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Anonymity in Question: Reflections on Self-Censorship

Friday, Feb 6, 2015
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In a recent article, Perry Link explained how several of his colleagues censor themselves for fear of being blacklisted in China, as he himself was. This shows how the intimidation policy applied by the Chinese authorities can impact the work of some scholars.  The question of the self-censorship of scholars working on China or in related fields (Tibetan, Uighur, Mongol for instance) is becoming a worrisome phenomenon that requires that we define what our attitude should be when faced with such a pressure.

In France, for example, several Tibetologists have started a blog on the website of the online newspaper Rue89 in order to bring news and articles from and on Tibet to a wider audience. While one will indeed rejoice at such initiative, the declaration of the authors of the blog that, “in view of the political situation in Tibet, to which we hope to continue to have access, we have preferred to remain anonymous” cannot but raise serious concern.

In Tibet—I refer here to the Tibet Autonomous Region and the eastern and northeastern Tibetan regions of Kham and Amdo which are included in the neighboring Chinese provinces of Qinghai, Sichuan, Gansu and Yunnan, Tibetans risk years in jail for things they write or information they pass abroad. Thus sometimes they do these things under pseudonyms; but sometimes too under their real names. This is the case with Go Sherab Gyatso, a monk from Kirti monastery in North-Eastern Tibet. On a Tibetan blog in June, 2013, he published a letter expressing his opposition to the new laws that regulate writings and publications inside his monastery, a letter he ended with these words: “Unlike anonymous letters that create rumours, I have written this piece with integrity and openness. I have and will always take responsibility for my writing.” One has to admire the courage of Tibetans such as him while understanding the choice of others to remain anonymous.

But for us, Western scholars who enjoy freedom of expression, what is the point of concealing one’s identity? We work indeed in Tibet, a country Beijing has controlled militarily since the 1950s. Does the translation of Tibetan articles—already published on line—which do not conform to the Chinese government’s line on Tibet, make it acceptable for us to fear the Chinese state as if we were its own citizens? To accept that the Chinese authorities can dictate our own conduct, that they can control even our expression, down to our signatures at the bottom of a translation, does this not confirm the efficacy—and thus encourage the pursuit—of their repressive policies? Tibetans, like other non-Han populations and Chinese dissidents, suffer from the arbitrariness and the violence of the regime. But we, who benefit from the rule of law where we live and work, are not required to submit to them; we do not risk being thrown in jail, or even more losing our lives. Aren’t we disengaging from our responsibilities towards the victims of this regime and from our independence as researchers when we choose to look away and to comply with whatever condition might please Beijing so that in return we might get visas, authorizations, invitations, and the possibilities for collaborative work or funding that might  facilitate our careers?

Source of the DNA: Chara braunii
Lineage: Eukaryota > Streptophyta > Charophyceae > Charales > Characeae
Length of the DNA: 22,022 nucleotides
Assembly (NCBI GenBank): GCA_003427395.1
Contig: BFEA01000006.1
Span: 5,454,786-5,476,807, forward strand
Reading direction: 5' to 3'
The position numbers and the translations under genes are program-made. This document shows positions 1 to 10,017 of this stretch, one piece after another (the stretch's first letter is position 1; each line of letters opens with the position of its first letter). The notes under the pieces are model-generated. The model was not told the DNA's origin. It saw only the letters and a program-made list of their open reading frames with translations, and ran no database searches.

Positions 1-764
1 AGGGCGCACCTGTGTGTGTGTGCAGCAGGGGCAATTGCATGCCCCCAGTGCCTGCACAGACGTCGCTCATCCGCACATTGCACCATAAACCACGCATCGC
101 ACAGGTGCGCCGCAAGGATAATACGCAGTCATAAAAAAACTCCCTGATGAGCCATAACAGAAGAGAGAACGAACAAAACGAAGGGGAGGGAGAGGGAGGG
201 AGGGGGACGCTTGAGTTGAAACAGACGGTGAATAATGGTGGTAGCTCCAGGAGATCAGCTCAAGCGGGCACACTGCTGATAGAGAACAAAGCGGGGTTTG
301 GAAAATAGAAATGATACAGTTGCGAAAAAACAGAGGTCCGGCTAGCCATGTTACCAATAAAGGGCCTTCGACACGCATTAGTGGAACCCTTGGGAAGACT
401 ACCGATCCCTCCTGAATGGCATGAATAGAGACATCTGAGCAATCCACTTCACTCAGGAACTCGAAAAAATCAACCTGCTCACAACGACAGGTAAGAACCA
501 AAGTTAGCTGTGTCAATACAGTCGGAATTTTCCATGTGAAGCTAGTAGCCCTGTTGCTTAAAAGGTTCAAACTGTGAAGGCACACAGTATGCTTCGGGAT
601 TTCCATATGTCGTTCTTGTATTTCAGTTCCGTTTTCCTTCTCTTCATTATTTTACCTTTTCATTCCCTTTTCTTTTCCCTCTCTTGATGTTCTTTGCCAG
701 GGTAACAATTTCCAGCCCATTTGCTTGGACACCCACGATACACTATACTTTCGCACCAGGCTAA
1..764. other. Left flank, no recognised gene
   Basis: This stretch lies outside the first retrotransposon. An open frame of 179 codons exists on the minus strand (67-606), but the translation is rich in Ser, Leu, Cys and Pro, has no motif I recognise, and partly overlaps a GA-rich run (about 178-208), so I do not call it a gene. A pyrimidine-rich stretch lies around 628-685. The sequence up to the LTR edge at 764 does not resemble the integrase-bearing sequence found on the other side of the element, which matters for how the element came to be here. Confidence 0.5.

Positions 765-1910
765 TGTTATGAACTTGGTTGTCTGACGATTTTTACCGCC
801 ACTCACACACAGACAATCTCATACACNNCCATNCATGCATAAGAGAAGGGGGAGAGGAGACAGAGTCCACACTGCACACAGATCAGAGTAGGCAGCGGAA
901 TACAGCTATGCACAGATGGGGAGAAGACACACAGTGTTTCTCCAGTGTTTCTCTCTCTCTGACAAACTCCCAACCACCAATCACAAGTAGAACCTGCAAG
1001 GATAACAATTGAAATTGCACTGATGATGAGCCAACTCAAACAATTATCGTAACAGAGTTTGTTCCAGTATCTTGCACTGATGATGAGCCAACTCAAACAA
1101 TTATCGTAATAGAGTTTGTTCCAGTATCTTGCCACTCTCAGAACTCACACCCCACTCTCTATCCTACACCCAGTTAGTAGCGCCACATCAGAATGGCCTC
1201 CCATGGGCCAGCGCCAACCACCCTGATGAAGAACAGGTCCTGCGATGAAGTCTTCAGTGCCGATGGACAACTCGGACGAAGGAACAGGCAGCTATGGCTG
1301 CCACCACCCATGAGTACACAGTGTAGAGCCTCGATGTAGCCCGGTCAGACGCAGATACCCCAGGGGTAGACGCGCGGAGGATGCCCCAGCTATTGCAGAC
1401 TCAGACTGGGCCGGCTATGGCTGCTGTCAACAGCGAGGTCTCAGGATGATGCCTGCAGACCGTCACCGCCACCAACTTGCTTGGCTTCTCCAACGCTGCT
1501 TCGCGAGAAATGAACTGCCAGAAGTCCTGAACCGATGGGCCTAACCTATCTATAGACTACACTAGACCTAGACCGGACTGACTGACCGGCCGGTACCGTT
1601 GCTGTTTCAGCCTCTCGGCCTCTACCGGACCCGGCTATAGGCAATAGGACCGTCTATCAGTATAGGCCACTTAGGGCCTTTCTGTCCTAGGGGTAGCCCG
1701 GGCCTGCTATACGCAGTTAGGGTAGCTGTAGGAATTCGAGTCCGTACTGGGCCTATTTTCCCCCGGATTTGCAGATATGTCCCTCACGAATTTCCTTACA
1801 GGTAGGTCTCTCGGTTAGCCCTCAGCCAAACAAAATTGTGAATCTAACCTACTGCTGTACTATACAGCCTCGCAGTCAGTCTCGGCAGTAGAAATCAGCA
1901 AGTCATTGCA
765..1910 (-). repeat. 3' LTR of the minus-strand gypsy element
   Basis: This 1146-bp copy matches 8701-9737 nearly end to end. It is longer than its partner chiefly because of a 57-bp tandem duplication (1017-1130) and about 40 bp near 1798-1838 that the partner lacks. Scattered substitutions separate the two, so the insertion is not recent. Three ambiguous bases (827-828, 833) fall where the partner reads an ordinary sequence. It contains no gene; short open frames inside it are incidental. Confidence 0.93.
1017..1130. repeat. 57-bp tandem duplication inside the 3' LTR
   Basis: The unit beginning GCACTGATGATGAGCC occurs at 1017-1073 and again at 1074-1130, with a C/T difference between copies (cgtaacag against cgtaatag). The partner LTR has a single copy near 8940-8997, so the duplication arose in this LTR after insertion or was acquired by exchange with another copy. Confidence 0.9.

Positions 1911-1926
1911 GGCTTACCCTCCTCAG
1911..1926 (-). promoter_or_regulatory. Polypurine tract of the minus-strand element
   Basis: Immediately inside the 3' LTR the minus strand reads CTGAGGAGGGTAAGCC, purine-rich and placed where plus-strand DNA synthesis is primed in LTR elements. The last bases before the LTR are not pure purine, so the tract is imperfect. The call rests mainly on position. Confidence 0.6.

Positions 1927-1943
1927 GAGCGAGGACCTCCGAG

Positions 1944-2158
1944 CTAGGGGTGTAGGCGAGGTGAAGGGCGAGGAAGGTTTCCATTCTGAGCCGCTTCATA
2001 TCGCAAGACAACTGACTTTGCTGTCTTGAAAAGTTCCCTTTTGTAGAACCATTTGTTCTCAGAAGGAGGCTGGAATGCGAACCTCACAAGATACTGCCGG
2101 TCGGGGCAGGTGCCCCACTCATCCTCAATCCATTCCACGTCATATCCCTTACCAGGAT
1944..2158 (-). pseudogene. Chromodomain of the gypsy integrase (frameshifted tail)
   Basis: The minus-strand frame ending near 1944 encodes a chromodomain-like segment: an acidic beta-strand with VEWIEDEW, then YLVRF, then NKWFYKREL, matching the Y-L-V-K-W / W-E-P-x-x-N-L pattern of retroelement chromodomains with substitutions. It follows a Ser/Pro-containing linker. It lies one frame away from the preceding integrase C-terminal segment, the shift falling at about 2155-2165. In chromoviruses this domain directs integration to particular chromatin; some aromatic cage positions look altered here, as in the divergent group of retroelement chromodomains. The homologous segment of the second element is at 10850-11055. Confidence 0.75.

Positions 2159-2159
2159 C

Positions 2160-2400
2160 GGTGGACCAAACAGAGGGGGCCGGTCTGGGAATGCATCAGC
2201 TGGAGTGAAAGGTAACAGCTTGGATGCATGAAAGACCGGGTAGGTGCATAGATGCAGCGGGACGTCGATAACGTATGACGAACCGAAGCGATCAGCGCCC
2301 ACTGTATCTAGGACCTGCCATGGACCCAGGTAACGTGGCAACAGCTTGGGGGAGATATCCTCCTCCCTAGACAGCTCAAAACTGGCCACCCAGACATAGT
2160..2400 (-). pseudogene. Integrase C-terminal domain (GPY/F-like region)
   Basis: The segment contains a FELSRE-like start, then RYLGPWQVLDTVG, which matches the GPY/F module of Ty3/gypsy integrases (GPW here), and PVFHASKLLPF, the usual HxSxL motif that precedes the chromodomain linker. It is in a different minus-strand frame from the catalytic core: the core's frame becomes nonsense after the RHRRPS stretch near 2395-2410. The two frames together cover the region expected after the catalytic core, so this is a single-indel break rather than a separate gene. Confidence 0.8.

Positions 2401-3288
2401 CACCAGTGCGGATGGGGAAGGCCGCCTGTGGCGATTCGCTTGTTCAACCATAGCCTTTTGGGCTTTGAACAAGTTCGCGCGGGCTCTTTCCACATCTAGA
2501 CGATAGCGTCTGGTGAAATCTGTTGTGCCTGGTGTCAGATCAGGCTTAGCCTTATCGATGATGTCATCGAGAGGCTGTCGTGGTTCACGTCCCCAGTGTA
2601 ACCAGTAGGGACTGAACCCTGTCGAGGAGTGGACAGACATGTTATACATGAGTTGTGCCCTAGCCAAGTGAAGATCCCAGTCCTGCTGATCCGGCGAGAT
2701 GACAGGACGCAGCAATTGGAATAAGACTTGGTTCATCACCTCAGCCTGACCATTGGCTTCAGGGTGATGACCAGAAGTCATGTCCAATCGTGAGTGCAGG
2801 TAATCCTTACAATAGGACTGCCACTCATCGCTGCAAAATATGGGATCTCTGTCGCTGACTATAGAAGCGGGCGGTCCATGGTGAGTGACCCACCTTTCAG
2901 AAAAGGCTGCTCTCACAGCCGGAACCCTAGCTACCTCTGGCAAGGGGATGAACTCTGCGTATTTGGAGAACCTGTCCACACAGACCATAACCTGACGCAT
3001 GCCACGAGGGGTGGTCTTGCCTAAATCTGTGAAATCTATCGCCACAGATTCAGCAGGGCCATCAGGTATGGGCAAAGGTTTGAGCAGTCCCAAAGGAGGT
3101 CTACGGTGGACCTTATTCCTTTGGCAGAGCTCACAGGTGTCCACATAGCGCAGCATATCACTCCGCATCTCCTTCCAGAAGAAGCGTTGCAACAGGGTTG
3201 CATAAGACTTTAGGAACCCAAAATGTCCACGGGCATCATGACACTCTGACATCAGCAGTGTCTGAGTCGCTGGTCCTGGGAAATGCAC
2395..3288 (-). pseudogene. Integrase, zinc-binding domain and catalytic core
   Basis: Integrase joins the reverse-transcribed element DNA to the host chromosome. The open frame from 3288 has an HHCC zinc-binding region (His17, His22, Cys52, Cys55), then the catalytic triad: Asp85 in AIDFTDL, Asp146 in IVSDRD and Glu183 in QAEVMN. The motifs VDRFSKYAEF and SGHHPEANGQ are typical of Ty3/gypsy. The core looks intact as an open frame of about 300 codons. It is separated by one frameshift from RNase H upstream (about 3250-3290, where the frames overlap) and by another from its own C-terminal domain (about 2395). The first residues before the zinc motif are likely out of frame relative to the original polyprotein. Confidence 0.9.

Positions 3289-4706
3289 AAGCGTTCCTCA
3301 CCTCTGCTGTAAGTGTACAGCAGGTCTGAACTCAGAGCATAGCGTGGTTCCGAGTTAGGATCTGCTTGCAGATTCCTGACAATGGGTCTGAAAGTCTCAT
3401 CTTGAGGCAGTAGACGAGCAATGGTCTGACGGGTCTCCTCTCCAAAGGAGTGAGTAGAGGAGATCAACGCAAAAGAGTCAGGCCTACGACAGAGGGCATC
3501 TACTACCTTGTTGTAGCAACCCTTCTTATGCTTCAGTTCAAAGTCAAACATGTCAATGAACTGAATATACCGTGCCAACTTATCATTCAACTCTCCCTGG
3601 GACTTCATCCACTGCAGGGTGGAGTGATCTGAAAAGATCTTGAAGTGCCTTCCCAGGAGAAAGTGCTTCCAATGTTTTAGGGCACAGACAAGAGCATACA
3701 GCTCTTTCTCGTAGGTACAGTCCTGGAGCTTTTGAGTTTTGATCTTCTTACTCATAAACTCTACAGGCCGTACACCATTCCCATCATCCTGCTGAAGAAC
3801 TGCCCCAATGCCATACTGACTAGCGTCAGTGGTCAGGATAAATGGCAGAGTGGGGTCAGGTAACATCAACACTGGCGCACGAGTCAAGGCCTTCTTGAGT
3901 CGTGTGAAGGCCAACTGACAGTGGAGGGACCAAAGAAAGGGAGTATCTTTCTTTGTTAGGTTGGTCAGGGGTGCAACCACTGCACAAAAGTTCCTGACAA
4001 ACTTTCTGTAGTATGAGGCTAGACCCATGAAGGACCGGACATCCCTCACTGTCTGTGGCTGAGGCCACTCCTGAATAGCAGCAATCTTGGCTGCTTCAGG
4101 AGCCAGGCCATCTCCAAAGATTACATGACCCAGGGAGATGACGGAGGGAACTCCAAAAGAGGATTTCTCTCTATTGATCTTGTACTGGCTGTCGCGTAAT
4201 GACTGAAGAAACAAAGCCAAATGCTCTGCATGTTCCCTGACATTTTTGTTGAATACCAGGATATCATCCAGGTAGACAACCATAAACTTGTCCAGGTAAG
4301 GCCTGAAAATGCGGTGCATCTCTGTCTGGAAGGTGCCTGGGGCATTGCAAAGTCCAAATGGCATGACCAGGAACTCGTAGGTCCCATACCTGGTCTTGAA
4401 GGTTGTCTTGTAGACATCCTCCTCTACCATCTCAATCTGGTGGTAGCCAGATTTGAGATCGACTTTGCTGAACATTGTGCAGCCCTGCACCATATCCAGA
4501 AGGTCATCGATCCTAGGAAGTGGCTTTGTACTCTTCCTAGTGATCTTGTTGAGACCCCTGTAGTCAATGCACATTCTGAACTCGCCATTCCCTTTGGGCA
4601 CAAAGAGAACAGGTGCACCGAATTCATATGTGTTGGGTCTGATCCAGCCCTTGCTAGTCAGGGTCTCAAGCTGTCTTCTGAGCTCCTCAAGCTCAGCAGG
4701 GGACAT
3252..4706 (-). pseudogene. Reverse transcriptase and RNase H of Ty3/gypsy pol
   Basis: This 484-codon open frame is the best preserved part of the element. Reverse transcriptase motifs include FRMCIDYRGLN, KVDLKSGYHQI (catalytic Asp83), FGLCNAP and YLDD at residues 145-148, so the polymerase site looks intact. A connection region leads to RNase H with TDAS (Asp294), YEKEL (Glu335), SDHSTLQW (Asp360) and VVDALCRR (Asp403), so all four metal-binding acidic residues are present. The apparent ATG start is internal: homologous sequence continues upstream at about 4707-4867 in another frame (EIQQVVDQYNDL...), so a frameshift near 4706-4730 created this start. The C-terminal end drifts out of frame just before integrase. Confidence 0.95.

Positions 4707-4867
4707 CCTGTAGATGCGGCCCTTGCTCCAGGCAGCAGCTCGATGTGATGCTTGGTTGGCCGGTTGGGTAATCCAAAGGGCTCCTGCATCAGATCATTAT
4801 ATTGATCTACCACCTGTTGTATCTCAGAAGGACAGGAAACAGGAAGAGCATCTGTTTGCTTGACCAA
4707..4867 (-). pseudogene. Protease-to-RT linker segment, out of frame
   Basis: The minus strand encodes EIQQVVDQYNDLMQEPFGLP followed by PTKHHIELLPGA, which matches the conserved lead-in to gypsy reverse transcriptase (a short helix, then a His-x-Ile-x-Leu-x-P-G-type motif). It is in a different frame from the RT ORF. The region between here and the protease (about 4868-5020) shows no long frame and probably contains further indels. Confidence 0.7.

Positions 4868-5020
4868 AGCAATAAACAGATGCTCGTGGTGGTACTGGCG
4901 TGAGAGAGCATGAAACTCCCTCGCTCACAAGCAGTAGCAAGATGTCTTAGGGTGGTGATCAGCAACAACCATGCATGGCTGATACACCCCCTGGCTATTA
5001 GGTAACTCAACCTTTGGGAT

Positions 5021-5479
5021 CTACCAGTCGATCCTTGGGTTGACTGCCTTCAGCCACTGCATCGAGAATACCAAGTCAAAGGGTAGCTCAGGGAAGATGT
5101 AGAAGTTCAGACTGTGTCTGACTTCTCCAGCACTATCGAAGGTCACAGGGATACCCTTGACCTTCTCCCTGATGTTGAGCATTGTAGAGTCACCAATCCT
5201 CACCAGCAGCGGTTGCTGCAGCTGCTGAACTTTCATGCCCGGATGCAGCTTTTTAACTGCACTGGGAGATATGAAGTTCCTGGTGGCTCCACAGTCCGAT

There are cases in which anonymity is justified, for example when the nature of information brought to the attention of the public might put informants at risk. But these should remain the exception.

Self-censorship is as dangerous as formal censorship. If the latter is an instrument of repression, the former represents obedience to such an instrument. As emphasized by Perry Link, the Chinese Communist Party has always favored control that is of a psychological nature, essentially based on self-censorship. Since the launch of the policy of opening up, self-censorship affects not only Chinese citizens but journalists, foreign businessmen and researchers too, as evidenced by the choice made by the creators of this blog. By submitting themselves to the diktat of the Chinese authorities, researchers will only strengthen Beijing’s sense of undisputed control, encourage its policy of repression and blackmail and lose the independence to which they lay claim.

“People of France, what have you done to your values?” quite rightly asked the Chinese dissident Liao Yiwu, author of  L’empire des ténèbres (The Empire of Darkness, 2011 ed. Bourin Fr) in Le Monde on 18 May 2013. It is a question that all of us should ask ourselves because what is at stakes is not just our attitude towards China but also the state of democracy in the world, now and in the future.

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